Mitsukuni defying the Skeleton Spectre Invovked by Princess Takiyahsa (Utagawa Kuniyoshi, 1798 - 1861)Japan is home to some very strange spirits, to say the least.  Not long ago I did a post about an odd breed of spirit that exclusively haunt Japan’s bathrooms.  Last night I was poking around, looking for more Japanese ghouls and goblins when I came across the Gashadokuro (also known as the Odokuro).

While classified as a spirit being, it seems that much like the yurei (and contrary to the West’s notion of ghosts), the Gashadokuro have a physical substance to them rather than being incorporeal.  These beings manifest as gigantic skeletons, fifteen times the size of a normal man which would put them at roughly ninety feet tall.  They arise from the gathered bones of people who died as a result of starvation or warfare.  Due to the terrible deaths that gave them un-life, the Gashadokuro are full of anger and a blood lust that can only be sated by drinking the blood of the living.

They walk the countryside at night, seeking after human quarry.  When they find an unwary traveler along the road, the Gashadokuro silently stalk them (although how a ninety foot skeleton can be stealthy is beyond me) and when the moment is right, catch their victim in a skeletal hand and proceed to bite their head off.  Then the Gashadokuro sucks the body dry of blood.  Imagine it as something like how we humans eat crawdads or lobsters.  Pleasant, right?  Japanese ghost stories are pretty hardcore.

So, how does a poor traveler avoid becoming a human crawdad?  Unfortunately I’ve not come across any ways of combating the Gashadokuro.  The only way I’ve seen to avoid becoming a midnight snack is to run like hell the moment you hear a strange ringing in your ears, which is the only warning the Gashadokuro gives prior to striking.  Presumably then people like me who have ringing in their ears almost constantly are in a lot of trouble, then.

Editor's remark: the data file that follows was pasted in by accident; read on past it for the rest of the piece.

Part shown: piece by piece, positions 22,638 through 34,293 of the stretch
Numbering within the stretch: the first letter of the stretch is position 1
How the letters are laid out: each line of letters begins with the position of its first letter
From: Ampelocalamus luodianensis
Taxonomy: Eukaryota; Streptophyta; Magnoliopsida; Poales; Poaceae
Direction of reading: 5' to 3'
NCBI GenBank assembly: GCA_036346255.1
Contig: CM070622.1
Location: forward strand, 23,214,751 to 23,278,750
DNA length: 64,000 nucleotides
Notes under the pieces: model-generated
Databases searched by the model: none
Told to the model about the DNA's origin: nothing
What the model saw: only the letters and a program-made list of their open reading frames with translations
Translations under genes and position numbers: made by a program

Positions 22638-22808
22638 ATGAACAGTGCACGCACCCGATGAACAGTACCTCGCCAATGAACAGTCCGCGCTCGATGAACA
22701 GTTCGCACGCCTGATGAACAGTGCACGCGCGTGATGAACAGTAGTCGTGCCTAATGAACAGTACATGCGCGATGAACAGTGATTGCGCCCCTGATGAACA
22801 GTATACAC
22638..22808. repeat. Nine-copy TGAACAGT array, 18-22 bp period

The Gashadokuro also walk around making a sound something like “gachi-gachi” and grinding their teeth, so presumably you could hear that as well.  Plus, you know, a ninety foot skeleton is bound to stick out like a sore thumb no matter how dark it is outside.  So if you find yourself broke down in Japan in the middle of the night (because that happens to all of us at one point or another), keep your eyes peeled and your ears open and you might just survive the night.

Japanese Bathroom Ghosts–Yes, You Read That Right. Bathroom Ghosts.

Japan is a weird, weird place.  Anyone who is casually acquainted with Japanese pop culture knows that.  But things get even stranger when you delve into the world of their folklore and urban legends.  Japanese legend features a stable of ghosts, goblins, monsters, and various other bugaboos that puts the Pokemon roster to shame.  Among the strangest that I’ve come across are Japan’s bathroom ghosts.  So far as I can see there are six of them, and they are as follows:


We’ll start the list with one of the strangest ghosts I’ve ever come across, not to mention among the grossest.  As Japanese ghosts go, the Akaname isn’t very threatening.  It can be found in dirty bathrooms, licking up the filth that accumulates between cleanings.  It’s said to be monstrous in appearance, with red skin and a pointed tongue, but other than giving you a good scare should you stumble across one, the Akaname is harmless.


With the Noppera-Bo we move from the Akaname’s strangeness to outright creepiness.  The Noppera-Bo looks like a person, with one notable exception–its face is completely smooth, with the exception in some cases of of a mouth and teeth.  This ghost appears at random in restrooms, often ladies restrooms, with the sole goal of scaring the crap out of any occupants unfortunate enough to be doing business at that moment.  Other than giving you a good scare though, the Noppera-Bo is as harmless as the Akaname is, if not as disgusting and a whole lot creepier.